The preferred embodiment of the computer terminal support also includes a second section attached to the first section 18 of the support. In the preferred embodiment this second section includes an elongated tubular member 24, also preferably formed of plastic, around which is secured a conductive means 26. In the preferred embodiment, the conductive means does not extend the full length of the tube 24. Preferably the conductive means may be a conductive material such a Velcro-type loop fastening material sold under the trademark HI-MEG. HI-MEG VELCRO refers to a hook and loop type fastening medium which is electrically conductive.
As illustrated in FIG. 3, the conductive means 26 is connected by a short length of wire 28 to a current limiting resistor 30. The other side of the resistor 30 is connected by a wire 32 to a suitable ground to provide for static charge drain for the operator. The grounding wire 32 is shown as being separate and distinct from the computer power line 34 to indicate that the conductive means is not grounded to the keyboard circuit ground but to a primary power ground such as that found at a wall outlet. This avoids the creation of a ground loop. In a preferred embodiment the short length of wire 28 is a stranded copper wire with the strands fanned out and secured to the conductive means 26. The conductive means 26 is adhesively secured around the tube 24.
In use, the support 14 of the present invention is shown as being interposed between the computer terminal keyboard and the top of a desk 12. When an operator is sitting at the desk 12 to utilize the computer terminal keyboard, the support of the present invention is also interpese between the computer terminal operator and the computer terminal and the second section or tube 24 of the support thus provides for drain of any static charge on the computer terminal operator. In addition, the conductive means and tube provide a convenient resting place for the hands of the computer operator during periods of non-use of the computer terminal and furthermore, the wrists of the computer terminal operator may rest on the support while the operator is actually using the computer terminal keyboard. Finally, it may be appreciated that since the computer terminal support 14 is secured to the computer terminal keyboard unit, the support also functions as a handle so that the keyboard unit may be carried to other locations.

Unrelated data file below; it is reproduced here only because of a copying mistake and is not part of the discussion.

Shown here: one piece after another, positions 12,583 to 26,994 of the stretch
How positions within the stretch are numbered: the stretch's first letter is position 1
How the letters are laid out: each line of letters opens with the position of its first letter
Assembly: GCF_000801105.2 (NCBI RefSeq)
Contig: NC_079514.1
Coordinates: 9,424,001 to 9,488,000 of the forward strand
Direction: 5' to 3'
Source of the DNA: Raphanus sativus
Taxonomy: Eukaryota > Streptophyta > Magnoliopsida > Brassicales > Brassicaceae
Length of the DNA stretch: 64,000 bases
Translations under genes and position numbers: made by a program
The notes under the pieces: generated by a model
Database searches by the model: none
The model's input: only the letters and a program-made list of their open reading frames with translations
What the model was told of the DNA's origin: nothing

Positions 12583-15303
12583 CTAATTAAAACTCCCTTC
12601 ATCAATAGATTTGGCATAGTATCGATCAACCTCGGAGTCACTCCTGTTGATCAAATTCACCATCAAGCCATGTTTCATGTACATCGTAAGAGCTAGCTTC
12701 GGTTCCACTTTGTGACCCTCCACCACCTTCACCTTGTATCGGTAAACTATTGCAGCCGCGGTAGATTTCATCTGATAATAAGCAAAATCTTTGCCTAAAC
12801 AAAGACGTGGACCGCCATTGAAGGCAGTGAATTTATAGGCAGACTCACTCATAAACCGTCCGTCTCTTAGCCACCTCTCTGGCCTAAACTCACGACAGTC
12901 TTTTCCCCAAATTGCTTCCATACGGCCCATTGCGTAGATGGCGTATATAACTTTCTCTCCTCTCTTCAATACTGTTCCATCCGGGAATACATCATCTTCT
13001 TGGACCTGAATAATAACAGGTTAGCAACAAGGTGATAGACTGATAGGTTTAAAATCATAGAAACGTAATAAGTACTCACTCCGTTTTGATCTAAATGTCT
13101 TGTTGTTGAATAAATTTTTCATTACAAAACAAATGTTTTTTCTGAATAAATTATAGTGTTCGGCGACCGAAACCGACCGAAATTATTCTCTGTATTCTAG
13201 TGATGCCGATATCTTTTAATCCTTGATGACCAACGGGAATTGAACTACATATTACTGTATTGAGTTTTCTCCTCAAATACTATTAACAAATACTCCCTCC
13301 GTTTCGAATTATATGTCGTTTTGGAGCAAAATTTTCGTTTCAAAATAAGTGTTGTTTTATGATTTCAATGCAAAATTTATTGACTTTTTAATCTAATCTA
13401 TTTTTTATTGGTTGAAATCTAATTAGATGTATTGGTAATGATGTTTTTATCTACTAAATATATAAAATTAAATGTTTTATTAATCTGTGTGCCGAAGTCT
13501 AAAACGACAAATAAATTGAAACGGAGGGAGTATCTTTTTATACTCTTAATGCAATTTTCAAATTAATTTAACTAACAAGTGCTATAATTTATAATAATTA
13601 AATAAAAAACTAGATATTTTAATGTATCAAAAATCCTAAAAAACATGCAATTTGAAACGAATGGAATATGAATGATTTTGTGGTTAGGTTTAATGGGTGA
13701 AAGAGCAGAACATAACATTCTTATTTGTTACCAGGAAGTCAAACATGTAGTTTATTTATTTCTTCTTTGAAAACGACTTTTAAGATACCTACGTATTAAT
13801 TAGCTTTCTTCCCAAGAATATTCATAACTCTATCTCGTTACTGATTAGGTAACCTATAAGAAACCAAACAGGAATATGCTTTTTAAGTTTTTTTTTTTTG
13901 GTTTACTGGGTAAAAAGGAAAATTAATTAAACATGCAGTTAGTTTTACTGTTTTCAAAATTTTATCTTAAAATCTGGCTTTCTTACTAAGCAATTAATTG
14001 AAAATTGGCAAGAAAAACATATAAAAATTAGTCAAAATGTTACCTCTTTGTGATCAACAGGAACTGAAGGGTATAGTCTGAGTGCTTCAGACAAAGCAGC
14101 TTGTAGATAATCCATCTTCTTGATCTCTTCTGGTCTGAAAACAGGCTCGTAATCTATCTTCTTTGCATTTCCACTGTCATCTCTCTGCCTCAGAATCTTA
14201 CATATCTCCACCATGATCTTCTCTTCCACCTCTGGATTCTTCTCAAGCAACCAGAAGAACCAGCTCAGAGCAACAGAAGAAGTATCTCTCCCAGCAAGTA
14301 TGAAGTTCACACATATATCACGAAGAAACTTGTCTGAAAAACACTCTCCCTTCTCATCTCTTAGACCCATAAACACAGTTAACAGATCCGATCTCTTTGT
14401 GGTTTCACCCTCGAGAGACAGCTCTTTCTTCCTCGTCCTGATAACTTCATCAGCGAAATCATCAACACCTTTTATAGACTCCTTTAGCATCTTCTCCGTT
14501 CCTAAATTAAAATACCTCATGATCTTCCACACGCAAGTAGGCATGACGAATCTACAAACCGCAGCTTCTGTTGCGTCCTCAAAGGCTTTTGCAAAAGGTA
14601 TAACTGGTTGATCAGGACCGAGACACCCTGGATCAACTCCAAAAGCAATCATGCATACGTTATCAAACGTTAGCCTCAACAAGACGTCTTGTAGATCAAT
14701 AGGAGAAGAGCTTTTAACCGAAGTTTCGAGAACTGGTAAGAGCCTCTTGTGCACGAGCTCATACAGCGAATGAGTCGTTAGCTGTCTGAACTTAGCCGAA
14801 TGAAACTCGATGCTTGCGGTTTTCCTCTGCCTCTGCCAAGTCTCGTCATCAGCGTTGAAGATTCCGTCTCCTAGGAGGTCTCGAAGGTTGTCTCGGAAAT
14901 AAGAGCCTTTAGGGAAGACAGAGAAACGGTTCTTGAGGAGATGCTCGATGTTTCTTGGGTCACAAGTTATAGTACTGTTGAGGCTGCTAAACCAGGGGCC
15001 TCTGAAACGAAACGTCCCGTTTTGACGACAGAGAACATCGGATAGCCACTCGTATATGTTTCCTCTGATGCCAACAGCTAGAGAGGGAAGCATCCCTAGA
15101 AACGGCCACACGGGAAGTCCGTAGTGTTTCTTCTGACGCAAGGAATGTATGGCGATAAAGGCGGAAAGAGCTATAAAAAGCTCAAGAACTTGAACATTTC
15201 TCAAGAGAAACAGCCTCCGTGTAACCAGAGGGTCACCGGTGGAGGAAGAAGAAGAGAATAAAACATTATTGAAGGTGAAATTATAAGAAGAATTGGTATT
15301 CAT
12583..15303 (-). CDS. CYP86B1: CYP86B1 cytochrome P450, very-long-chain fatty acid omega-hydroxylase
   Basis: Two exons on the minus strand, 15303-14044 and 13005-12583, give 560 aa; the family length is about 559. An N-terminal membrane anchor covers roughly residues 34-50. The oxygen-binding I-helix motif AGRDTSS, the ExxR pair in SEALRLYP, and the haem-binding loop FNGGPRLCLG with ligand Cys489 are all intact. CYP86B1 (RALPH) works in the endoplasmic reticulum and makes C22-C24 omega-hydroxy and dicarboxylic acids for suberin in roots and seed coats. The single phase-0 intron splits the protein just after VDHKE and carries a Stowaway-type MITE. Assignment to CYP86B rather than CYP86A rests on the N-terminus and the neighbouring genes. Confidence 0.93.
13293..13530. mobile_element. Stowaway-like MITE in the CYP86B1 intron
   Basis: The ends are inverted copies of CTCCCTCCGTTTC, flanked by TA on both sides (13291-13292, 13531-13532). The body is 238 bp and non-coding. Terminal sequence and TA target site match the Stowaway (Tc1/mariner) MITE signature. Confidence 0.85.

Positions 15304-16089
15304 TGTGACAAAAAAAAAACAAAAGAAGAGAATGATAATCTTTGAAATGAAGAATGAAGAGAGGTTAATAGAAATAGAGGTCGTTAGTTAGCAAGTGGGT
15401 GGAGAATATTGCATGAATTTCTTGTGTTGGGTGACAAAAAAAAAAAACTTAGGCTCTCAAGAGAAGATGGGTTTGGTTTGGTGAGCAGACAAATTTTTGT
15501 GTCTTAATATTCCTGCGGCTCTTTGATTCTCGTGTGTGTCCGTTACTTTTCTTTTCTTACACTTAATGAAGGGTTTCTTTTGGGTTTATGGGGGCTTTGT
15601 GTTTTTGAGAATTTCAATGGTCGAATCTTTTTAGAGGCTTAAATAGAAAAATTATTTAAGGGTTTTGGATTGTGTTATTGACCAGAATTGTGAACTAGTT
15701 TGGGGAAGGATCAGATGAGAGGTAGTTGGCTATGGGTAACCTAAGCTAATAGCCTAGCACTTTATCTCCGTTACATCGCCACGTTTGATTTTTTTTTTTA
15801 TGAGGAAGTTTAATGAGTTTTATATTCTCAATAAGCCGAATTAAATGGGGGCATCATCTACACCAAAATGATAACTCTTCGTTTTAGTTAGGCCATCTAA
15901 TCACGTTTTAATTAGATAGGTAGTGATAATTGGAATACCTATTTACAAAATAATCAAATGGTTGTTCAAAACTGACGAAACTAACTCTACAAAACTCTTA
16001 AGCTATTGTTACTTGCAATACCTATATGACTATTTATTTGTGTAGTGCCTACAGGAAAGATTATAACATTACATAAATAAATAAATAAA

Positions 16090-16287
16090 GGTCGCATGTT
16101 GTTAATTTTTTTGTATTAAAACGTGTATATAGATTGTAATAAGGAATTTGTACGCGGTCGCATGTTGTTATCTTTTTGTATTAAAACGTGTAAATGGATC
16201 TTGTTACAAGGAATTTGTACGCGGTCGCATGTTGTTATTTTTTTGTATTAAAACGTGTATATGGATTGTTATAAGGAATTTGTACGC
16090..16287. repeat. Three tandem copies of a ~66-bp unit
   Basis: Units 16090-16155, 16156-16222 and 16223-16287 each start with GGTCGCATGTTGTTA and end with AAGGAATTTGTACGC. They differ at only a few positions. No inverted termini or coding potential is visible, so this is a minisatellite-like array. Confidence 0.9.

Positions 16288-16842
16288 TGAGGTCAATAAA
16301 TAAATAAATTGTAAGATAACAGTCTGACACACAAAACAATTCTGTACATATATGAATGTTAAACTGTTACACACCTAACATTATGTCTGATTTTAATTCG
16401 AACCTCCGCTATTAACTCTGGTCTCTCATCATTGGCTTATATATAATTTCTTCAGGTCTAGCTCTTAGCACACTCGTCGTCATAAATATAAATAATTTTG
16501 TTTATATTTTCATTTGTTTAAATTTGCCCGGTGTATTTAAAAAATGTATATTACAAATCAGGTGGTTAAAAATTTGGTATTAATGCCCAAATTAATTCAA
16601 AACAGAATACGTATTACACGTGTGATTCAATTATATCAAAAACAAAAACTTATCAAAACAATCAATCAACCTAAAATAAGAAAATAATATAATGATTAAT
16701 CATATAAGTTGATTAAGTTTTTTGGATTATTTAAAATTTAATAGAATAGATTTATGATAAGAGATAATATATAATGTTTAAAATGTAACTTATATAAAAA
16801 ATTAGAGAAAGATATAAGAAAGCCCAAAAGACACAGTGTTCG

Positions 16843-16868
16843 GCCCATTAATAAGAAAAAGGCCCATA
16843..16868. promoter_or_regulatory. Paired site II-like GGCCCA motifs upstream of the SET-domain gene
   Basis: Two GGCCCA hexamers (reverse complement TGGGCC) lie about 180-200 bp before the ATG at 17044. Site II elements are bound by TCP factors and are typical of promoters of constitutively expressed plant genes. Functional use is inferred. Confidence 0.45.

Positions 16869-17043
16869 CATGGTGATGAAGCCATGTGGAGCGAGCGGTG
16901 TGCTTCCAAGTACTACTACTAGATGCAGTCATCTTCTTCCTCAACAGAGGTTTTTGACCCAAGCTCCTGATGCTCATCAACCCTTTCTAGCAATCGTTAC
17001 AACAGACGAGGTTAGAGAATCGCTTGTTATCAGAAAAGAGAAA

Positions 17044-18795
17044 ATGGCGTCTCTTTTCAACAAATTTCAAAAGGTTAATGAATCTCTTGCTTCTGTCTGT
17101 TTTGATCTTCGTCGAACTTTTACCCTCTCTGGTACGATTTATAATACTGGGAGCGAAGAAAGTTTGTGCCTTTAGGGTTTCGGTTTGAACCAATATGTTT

Having thus described the preferred embodiment of the present invention, reference should now had to FIGS. 5 and 6 of the drawings for an explanation of an alternate embodiment of the present invention. In FIGS. 5 and 6 the computer terminal support is illustrated as having a generally flat first section 36 which is interposed between the computer terminal 10 and the top of the desk 12. As is the case in the embodiment of FIGS. 1-4, the flat section of the computer terminal support of FIGS. 5 and 6 extends generally parallel to the top of the desk and inwardly of the forward edge 13 of the desk. The first or flat section also extends outwardly of the forward edge of the desk toward the computer operator.
The flat section 36 is curved back upon itself toward the computer terminal and at a slight upward incline to define a second section 38. This second section 38 provides a rest for the hands of the computer operator during periods of non-use of the computer terminal and also a resting place for the computer terminal operator's wrists when the hands or fingers of the computer operator are on the keyboard.